The food trucks that stretch along 38th Street near the western edge of Penn's campus provide an antidote to - no, make that a repudiation of - the sad-sack food-court fare that lurks in greasy shame just blocks to the east.
Between Chestnut and Spruce Streets you will encounter, in no particular order, trucks offering soba noodles and bright, fresh-made chicken tacos, a deal at $2 apiece - un-Taco Bell tacos.
There are speed bumps of baba ganoush (and feta) and Yue Kee's celebrated - long-lined - Chinese window besting a fair number of Chinatown's own lunch spots, and cheerily advertising proprietarily spelled ma paul tofu.
And so on. A Queen of Steaks. The House of Pita. Bui's repertoire of egg sandwiches, judged to be the finest on wheels by one particularly enthusiastic regular.
Missing from this aluminum smorgasbord, at least in the view of Drew (for "Andrew") Crockett, Penn '05, was an upscale coffee truck on the order of the ones he'd happily patronized working as a trader in New York's financial district.
So last week there it suddenly was, joining the old standbys in the shadow of the arching Locust Walk pedestrian overpass - Crockett's wish made whole . . . by his very own wand.
Have I noted that its name comes from one of his grandmother's favorite words, Hub Bub?
That it has instantly raised the food-truck bar, serving artisan French pastries - including an airy, icing-topped cinnamon roll - from Au Fournil, the estimable Narberth bakery?
That its list of brewed coffee and espresso drinks featuring a remarkably bright, earthy, jasmine-scented "Hair Bender Blend" are from beans roasted by Stumptown Coffee, the Portland, Ore., cult roaster that has opened a Brooklyn roastery, sharing the wealth, finally, with East Coast wannabe Stumptown junkies?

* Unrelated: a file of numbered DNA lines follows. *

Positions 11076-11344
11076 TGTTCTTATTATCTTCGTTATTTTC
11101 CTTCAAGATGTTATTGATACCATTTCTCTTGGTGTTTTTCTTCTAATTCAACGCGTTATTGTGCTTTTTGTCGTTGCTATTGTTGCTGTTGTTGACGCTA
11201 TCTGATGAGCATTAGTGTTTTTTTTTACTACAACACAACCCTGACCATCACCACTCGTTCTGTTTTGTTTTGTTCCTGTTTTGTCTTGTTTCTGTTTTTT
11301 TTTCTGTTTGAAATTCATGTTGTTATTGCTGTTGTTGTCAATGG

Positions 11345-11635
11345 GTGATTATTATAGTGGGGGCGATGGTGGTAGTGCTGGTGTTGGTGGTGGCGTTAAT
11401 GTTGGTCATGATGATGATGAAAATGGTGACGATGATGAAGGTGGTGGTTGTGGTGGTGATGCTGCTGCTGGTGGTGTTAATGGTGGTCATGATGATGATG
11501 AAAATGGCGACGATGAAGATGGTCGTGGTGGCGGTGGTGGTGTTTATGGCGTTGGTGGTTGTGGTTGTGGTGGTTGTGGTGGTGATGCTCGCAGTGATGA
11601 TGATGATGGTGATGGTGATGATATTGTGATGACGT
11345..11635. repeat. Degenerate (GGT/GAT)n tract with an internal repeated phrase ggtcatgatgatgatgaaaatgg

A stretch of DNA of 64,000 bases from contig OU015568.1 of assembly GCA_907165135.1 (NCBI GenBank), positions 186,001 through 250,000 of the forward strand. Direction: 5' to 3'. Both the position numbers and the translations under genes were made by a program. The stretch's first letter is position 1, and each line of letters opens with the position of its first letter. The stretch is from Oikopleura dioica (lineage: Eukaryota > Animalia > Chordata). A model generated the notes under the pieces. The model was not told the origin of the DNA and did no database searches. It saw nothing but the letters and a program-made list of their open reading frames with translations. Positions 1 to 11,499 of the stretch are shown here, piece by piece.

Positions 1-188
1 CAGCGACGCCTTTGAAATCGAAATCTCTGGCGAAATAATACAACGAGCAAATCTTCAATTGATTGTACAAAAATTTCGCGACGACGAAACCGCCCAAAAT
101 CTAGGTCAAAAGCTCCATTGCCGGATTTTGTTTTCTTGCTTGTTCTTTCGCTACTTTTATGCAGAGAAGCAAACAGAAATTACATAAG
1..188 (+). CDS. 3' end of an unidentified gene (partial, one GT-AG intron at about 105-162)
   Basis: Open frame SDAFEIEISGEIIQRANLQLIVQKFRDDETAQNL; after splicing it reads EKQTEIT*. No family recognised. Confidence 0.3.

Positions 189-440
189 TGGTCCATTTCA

I've long been a devotee of La Colombe, the hometown Port Richmond roaster. But if La Colombe can hawk its beans out west in San Francisco (which it does), who's to snub Stumptown, two hours north?
The company boasts old-school, cast-iron German Probat roasting machines, and varietal beans it purchases, it says, at prices sometimes twice as high, or more, than even average fair-trade payments.
There's a lovely little sign on Hub Bub's side noting its Stumptown beans, birds swooping in flight. Its brewed coffee - at $1.50 a cup about 20 cents less than an inferior cup from Starbucks - is from a finca in Guatemala called El Injerto Pacamara. Its aroma is described as having notes of "sweet sage and stewy peaches," though at Hub Bub you also detect, in the ambient air at least, a subtle note of fresh car exhaust from the local tailpipes on 38th Street.
What you notice even before the exceptional coffee, though, are the truck's professionally glossy graphics and fire-engine-red paint job. The thing stands out like a cherry-red convertible in a parking lot of drab-pewter fleet cars.
It's all the more surprising, I tell Crockett, now 26, because the rig is a UPS-style package-delivery truck - a 1997 Chevy with 40,000 miles on it. (The secret to the shine? He found a fleet-painting company in Blue Bell that specializes in open-bay paint jobs for fire trucks.)
The truck fantasy started brewing not long after Crockett graduated from Penn with a degree in American history. He was working as a trader on Wall Street - literally, Wall Street - for Deutsche Bank in 2006, buying his espresso from a truck called the Mud Truck. (It's not only high-end coffee trucks that ply Manhattan nowadays, but trucks with artful botanicals painted on the sides selling artisan, small-batch ice creams, and braised short-rib Korean tacos. A fancy cupcake truck recently surfaced in Philadelphia.)
Crockett got serious two years ago. He put his name on a list for a city truck-vending license. But he had a Plan B. Realizing that the wheels of licensing can grind exceedingly slow, he applied to business school in Boston, was admitted, got ready to take off in August.
That's when the licensing wheels suddenly squealed out. The city papers came through. Crockett deferred business school, quickly got his truck outfitted - espresso machines (his is a gleaming Italian job called La Marzocco) require an extraordinary amount of power, he found out - bought his five-pound bags of Stumptown beans, polished up his barista skills, and took his designated place on 38th.
Just in time, of course, for two days of rain.
38th Street, between Spruce and Locust Streets